"On that last drive when we got the ball, we had time to go down and score a touchdown, we thought it was our game," Kaepernick said.

It was an echo of Montana's epic drive in Super Bowl XXIII, when the 49ers got the ball back with 3:10 left, needing a TD to win, and Montana found John Taylor for the game-winner at the end.

This time, you expected the 49ers to find a way to let Kaepernick run it, at least once.

But on first-and-goal he handed it to LaMichael James; on second and third downs he threw incomplete to Crabtree.

Coach Jim Harbaugh said the 49ers had one run-option called for Kaepernick in this series. Kaepernick said it was in before the timeout, when Harbaugh called the TO as the play -clock wound down.

And on fourth down, Kaepernick said he audibled into the lob to Crabtree that fell incomplete after some bumping and grabbing by the Ravens' Jimmy Smith.

Harbaugh screamed for a penalty, and it looked like there was plenty enough contact to merit a flag. But none came.

Harbaugh said he felt Kaepernick played well in this game all the way through the final pass.

"I think he was making good throws the entire game," Harbaugh said. "In my opinion (the last) series should have continued (if a penalty had been called)."

Were Kaepernick's teammates surprised the QB didn't get a chance to run it at least once near the goal line?

"A little surprised," safety Donte Whitner said. "But it's coach's call. I guess they wanted to get the ball to Crabtree."

I asked Kaepernick if he was surprised he didn't get a run call, and he said the 49ers were just trying to find a play to get the TD.

This was Kaepernick's chance to be a Super Bowl hero -- almost certainly the MVP, and join the 49ers' QB gods.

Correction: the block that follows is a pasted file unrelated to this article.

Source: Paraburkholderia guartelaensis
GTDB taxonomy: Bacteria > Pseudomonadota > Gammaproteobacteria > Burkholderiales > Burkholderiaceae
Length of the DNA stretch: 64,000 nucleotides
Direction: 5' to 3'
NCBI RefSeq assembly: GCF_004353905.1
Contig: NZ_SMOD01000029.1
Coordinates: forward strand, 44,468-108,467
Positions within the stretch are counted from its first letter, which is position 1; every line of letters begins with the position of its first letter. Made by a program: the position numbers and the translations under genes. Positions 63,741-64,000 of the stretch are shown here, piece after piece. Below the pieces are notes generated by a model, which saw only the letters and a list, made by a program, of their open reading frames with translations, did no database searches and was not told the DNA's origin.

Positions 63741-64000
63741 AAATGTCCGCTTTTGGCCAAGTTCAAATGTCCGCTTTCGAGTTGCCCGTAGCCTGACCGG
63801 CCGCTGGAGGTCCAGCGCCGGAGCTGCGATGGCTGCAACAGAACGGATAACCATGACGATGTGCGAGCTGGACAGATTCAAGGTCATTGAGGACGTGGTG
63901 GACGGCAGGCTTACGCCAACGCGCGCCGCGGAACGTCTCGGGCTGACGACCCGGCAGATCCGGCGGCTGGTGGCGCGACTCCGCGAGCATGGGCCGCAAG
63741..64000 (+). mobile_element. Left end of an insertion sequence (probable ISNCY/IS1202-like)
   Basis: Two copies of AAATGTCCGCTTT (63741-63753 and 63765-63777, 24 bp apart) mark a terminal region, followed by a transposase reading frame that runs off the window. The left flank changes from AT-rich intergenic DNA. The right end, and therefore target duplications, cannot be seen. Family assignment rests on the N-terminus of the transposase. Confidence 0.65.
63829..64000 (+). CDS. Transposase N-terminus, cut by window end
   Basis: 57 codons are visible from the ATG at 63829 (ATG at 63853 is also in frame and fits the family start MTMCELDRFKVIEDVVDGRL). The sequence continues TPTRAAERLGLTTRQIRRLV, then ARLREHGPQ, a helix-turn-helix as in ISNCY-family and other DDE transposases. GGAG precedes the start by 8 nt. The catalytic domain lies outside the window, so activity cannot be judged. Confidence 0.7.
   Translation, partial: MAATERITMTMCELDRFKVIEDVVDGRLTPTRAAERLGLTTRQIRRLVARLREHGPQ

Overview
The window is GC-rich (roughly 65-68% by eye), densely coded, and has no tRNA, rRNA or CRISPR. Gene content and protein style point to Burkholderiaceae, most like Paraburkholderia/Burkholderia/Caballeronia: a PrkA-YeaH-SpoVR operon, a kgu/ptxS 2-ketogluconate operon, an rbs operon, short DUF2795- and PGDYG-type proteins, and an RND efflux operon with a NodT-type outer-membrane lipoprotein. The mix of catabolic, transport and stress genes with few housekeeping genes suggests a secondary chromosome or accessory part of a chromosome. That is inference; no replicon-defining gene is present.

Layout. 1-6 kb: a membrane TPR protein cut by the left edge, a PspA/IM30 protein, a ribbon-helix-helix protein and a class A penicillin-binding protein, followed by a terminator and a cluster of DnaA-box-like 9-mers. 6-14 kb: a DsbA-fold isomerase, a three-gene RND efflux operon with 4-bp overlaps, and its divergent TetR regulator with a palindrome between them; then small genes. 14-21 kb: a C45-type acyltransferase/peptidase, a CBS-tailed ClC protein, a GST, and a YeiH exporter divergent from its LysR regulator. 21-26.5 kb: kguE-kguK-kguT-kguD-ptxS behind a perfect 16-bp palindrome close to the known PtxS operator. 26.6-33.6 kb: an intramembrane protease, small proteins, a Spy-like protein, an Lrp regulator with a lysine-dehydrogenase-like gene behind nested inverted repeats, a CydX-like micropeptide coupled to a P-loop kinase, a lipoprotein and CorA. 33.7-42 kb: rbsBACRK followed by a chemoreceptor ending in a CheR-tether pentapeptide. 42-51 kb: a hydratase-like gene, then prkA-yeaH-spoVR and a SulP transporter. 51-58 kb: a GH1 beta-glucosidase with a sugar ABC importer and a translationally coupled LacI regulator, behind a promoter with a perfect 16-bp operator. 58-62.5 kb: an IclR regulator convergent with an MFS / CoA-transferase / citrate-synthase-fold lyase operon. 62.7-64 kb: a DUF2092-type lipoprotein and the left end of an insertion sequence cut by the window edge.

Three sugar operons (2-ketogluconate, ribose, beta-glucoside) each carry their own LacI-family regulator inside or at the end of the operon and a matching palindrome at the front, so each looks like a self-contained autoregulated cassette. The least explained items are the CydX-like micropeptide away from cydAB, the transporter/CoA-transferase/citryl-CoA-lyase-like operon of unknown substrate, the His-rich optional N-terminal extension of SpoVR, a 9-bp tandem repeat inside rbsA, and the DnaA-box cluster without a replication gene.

Instead, Baltimore QB Joe Flacco was the Super Bowl MVP, while Kaepernick slumped in his chair and answered questions about why he lost.

"I didn't (do enough)," Kaepernick said. "We lost. So obviously it wasn't enough."

He was 5 yards short -- one play, one moment, and that's what separates the NFL gods from everybody else.

Kaepernick almost crossed into Valhalla on Sunday, which can feel worse than never getting close at all. At least until you get the chance again, and then win.

Read Tim Kawakami's Talking Points blog at blogs.mercurynews.com/kawakami. Contact him at tkawakami@mercurynews.com or 408-920-5442.

The comeback
The 49ers trailed 28-6 after Jacoby Jones opened the second half with a 108-yard kickoff return for a touchdown. On their next possession, the lights went out in the stadium. After the teams traded punts, the 49ers began their comeback.
7:20: Colin Kaepernick 31-yard touchdown pass to Michael Crabtree.
Drive: 7 plays, 80 yards, 3:06
Score: Ravens 28-13
Ravens drive: 3 plays, -8 yards, 1:17
4:59: Frank Gore 6-yard TD run
Drive: 2 plays, 20 yards, 0:48
Score: Ravens 28-20
Ravens drive: Ray Rice fumbles on second play from scrimmage
3:10 David Akers 34-yard field goal
Drive: 4 plays, 8 yards, 1:00
Score: Ravens 28-23
POINTS: 17.
Total time: 4:10